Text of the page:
Military engineering under the most favorable weather conditions is a
difficult art, particularly when complicated by the opposition of an alert and
resourceful enemy. In tropical jungles and with native troops, the work is one of
extreme difficulty. The following paragraphs are a condensed resumé of a report
made by an experienced British officer after five months of such operations.
To begin with, the officer writes, everyone should know how to swim and
how to fight with automatic weapons. The men must be "absolutely fit" physically, and
trained to take care of themselves in the field, which includes security
discipline. Frequently engineers are engaged in cutting trails and building or
repairing bridges, far from the protection of supporting units. Under these
circumstances, it is absolutely essential that they be capable of repelling any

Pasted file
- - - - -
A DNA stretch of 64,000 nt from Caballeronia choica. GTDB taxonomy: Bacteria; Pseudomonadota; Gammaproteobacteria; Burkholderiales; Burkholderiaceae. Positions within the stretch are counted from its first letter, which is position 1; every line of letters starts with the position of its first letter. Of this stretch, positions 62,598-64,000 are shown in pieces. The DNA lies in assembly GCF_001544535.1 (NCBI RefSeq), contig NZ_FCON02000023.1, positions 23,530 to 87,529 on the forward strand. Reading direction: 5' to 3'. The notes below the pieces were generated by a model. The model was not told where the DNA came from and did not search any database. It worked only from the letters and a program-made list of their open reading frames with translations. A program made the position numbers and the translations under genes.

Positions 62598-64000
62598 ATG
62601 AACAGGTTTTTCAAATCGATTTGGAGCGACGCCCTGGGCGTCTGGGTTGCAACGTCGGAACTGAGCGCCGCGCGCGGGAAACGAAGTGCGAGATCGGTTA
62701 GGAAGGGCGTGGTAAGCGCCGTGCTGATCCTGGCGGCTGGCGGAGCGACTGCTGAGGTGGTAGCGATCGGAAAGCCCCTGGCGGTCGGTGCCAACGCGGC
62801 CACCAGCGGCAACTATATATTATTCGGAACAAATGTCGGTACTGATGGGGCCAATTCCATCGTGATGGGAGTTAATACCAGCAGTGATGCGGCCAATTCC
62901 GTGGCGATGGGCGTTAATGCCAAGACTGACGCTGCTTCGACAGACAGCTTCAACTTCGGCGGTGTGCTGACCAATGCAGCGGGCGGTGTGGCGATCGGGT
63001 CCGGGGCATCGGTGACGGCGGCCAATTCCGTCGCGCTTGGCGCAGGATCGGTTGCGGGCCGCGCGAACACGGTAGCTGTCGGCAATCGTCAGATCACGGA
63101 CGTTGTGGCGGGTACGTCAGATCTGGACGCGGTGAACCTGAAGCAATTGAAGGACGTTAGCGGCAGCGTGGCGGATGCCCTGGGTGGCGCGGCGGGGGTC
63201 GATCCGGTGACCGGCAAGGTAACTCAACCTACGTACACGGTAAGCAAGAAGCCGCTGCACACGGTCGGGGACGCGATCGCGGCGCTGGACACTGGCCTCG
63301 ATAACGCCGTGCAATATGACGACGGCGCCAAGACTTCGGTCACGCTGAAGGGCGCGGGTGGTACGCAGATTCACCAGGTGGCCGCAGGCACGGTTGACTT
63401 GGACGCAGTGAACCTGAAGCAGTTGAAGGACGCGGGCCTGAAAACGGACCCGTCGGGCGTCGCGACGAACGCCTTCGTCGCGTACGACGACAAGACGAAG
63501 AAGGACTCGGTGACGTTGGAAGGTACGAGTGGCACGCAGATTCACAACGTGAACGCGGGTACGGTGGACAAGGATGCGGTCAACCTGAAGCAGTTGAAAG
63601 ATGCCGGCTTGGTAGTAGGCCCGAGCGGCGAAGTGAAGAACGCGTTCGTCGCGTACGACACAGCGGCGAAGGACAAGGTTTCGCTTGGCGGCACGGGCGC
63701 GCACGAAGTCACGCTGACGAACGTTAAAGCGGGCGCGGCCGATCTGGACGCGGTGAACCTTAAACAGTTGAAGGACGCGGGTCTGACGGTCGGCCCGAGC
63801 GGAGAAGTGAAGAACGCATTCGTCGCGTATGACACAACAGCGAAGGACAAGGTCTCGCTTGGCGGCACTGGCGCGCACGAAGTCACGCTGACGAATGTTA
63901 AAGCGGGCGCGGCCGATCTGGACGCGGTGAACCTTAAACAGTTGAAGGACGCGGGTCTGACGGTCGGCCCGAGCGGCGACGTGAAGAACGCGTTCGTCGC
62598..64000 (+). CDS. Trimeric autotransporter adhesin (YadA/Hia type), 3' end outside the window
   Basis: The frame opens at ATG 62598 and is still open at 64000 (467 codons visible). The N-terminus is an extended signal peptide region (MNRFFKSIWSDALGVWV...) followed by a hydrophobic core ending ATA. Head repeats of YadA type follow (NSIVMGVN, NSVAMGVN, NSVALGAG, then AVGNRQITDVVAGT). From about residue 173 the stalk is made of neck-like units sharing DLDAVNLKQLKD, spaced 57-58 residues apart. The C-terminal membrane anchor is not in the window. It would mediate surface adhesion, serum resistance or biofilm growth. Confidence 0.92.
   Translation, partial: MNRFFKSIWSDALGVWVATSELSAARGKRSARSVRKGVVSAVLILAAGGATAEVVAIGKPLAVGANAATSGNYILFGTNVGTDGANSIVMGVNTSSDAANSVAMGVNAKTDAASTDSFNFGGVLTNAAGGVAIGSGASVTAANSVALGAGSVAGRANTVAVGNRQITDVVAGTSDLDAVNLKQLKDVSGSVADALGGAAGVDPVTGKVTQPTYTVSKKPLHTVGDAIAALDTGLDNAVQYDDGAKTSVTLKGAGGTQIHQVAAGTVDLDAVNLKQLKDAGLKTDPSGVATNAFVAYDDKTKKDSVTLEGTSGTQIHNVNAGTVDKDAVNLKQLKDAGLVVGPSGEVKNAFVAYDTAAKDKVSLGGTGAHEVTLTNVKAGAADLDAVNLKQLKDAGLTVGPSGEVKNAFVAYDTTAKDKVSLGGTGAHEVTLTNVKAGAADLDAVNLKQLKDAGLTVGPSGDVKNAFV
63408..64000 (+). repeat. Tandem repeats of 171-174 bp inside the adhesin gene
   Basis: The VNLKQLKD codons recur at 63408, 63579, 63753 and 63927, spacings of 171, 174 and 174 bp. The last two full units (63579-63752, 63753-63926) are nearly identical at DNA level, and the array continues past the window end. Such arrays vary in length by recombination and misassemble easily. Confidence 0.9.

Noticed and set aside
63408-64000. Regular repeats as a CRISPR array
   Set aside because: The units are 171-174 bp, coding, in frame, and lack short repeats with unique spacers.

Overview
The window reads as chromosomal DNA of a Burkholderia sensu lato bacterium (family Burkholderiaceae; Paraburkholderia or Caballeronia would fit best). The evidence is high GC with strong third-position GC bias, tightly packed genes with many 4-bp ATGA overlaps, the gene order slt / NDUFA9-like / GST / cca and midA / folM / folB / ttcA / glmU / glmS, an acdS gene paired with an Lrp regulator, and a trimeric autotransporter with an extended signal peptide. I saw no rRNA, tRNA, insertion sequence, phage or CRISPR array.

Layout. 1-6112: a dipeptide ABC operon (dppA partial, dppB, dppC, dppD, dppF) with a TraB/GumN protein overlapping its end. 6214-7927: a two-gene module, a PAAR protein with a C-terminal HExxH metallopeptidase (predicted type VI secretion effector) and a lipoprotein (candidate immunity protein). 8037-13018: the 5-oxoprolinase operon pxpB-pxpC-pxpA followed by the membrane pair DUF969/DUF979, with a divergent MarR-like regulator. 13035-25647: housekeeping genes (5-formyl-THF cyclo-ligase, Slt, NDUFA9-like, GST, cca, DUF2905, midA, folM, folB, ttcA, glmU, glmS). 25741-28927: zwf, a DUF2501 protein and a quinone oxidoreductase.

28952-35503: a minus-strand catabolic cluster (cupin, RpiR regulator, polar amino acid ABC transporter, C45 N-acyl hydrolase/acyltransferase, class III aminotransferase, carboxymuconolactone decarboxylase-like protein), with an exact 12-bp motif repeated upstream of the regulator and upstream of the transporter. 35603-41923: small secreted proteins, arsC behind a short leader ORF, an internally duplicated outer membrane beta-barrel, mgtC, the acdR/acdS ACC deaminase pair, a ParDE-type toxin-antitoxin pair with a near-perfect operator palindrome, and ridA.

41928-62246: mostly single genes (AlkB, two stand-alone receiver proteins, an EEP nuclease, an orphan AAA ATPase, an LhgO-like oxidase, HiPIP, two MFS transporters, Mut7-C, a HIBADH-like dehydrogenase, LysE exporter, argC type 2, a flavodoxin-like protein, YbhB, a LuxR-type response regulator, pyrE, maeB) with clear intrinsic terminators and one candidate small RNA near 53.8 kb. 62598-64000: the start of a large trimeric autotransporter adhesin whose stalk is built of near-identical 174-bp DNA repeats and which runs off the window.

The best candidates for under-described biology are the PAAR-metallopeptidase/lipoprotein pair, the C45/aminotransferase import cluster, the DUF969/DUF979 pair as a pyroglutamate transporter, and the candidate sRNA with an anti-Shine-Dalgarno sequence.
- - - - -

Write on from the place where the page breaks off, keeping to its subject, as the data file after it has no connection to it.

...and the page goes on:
probable attack. They must, moreover, be able to change quickly from motor
transport to animal, and to understand the methods of animal-pack loading. Mechanical
transport can only be used on good roads.
(2) Map Reading
Map reading must include both ordinary and stereoptican aerial map
interpretation. A case was cited where a route for a trail was decided upon from
the direct terrain observation and examination of existing maps. After two days
work in cutting the trail, it was found to lead to a vertical cliff and had to be
abandoned. Had this route been closely scrutinized by stereoptican interpretation
of aerial photographs, the mistake would not have been made.
b. Notes on Jungle Operations
(1) Mine Fields
Jungle operations have their own problems in regard to mines and booby
traps, since it is difficult to make sure the mine fields are properly marked and
sited. For this reason, the writer comments, the division commander was reluctant
to use them.
As most streams were tidal with muddy bottoms, nearly all bridges were
of timber-pile construction, with the material cut in the neighboring forest. A
local type of pile-driver was used to sink piles 6 to 15 feet in the ground. While
bridge-building was slow at first it became very fast with experience. The rate
of progress by four squads of engineers on a pile bridge was about 30 running
feet of bridge per day.
(3) Water Supply